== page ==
Don’t Conform to the World in the Way We Speak

 

Our speech needs to be pure. In Colossians 4:6 it says, “Let your speech always be gracious, seasoned with salt, so that you may know how you ought to answer each person.” If you get together with a group of girls, many times there will be gossip going around. You’ll hear things like, “Did you hear?” “Did you see what she did?” And so on. It’s extremely easy to get caught up in gossip; and if we don’t watch ourselves, we’ll be right in the middle of it, adding our own, “Well I heard?” The Bible clearly teaches that gossip is wrong. Our Lord said, “I tell you, on the

day of judgment people will give account of every careless word they speak” (Matthew 12:36). If you take time to think about it, this is very sobering. We must learn to guard our tongues, and not fall into the trap of gossip.

 

Present Yourselves as a Living Sacrifice

 

Instead of focusing so much attention on ourselves, we should try to look for ways that we can serve others. There are numerous areas in which girls can serve the church:

 

Helping the sick: Prepare food, baby-sit for sick parents, send cards, visit, and help with various household chores.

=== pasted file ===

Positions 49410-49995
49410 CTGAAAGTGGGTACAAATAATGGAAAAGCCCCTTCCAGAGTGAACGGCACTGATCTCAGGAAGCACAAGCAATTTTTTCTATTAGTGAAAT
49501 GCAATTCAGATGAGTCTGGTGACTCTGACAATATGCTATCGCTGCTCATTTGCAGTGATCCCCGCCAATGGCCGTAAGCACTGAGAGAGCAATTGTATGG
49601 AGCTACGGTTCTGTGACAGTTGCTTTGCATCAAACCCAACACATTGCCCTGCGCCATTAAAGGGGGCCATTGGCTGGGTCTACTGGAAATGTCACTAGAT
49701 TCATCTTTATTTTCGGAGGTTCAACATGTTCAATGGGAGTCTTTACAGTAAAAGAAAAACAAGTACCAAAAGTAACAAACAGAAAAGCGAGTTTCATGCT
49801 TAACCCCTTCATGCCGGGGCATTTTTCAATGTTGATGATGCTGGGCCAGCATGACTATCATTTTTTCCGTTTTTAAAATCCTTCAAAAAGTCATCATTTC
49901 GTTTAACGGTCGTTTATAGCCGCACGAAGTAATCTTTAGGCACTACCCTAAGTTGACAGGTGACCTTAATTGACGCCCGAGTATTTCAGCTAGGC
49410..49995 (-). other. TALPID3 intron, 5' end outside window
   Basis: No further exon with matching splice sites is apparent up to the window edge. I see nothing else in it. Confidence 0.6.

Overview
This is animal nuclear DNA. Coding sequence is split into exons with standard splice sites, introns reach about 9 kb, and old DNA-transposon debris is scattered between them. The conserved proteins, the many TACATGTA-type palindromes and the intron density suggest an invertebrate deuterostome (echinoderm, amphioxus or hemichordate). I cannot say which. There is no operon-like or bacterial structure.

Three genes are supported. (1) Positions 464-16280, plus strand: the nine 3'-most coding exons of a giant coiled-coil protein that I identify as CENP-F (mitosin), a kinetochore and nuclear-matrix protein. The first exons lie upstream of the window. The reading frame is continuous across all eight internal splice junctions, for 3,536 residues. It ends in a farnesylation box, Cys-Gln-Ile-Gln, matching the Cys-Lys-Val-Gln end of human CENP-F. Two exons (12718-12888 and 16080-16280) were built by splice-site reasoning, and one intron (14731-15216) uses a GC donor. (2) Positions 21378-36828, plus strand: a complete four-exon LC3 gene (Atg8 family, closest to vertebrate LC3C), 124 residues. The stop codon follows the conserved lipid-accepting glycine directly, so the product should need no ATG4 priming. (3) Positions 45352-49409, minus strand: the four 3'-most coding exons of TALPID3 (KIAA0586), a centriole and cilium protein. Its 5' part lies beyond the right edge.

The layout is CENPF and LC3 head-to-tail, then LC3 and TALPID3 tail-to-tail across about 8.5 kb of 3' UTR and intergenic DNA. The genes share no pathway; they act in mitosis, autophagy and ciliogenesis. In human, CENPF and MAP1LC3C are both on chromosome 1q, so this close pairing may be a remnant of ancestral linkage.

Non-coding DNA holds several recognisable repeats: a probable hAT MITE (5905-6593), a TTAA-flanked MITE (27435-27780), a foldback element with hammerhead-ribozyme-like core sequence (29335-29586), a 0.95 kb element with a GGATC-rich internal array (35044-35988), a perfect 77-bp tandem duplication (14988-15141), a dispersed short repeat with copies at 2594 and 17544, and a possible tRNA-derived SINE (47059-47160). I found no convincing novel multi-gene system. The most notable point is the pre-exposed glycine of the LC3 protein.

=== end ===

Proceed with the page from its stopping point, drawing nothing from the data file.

Mothers with new babies: Prepare food, offer to baby-sit older children so the mother can rest, help with children in worship services, and help around the house.

Elderly: Talk to them and keep them company, clean house, fix meals, and remember special occasions, such as birthdays and holidays, sit with them during worship services.

Hospitality in your community: Visit new neighbors, take along a welcome basket that includes information about the church, and help them become familiar with the area.

Hospitality to visitors at worship: Welcome strangers, if there are children, offer to help them find their Bible class, sit with them in church, and send them a thank you letter for visiting.

 

Conclusion

 

It’s a very big challenge to try to follow God’s will, especially when friends are pressuring us to do things that are not godly. But, let’s accept the challenge, and stand up for what’s right, because in the end, when we have a home in heaven, it will all be worth it. “Finally, brothers, whatever is true, whatever is honorable, whatever is just, whatever is pure, whatever is lovely, whatever commendable, if there is any excellence, if there is anything worthy of praise, think about these things” (Philippians 4:8).

 

–Lindsey Anne Jensen
Saturday, September 1, 2007

 

About the Author (by Wayne Jackson)

 

Lindsey Anne Jensen is the daughter of George and Joy Jensen. The Jensens, including all four children, are missionaries in Tanzania , Africa . Lindsey loves Africa . She was born on September 1, 1992. A day of joy for not only George and Joy, but Wayne and Betty Jackson, her grandparents. She is a lovely and spiritually minded fifteen year old.

 

http://www.women-of-hope.com/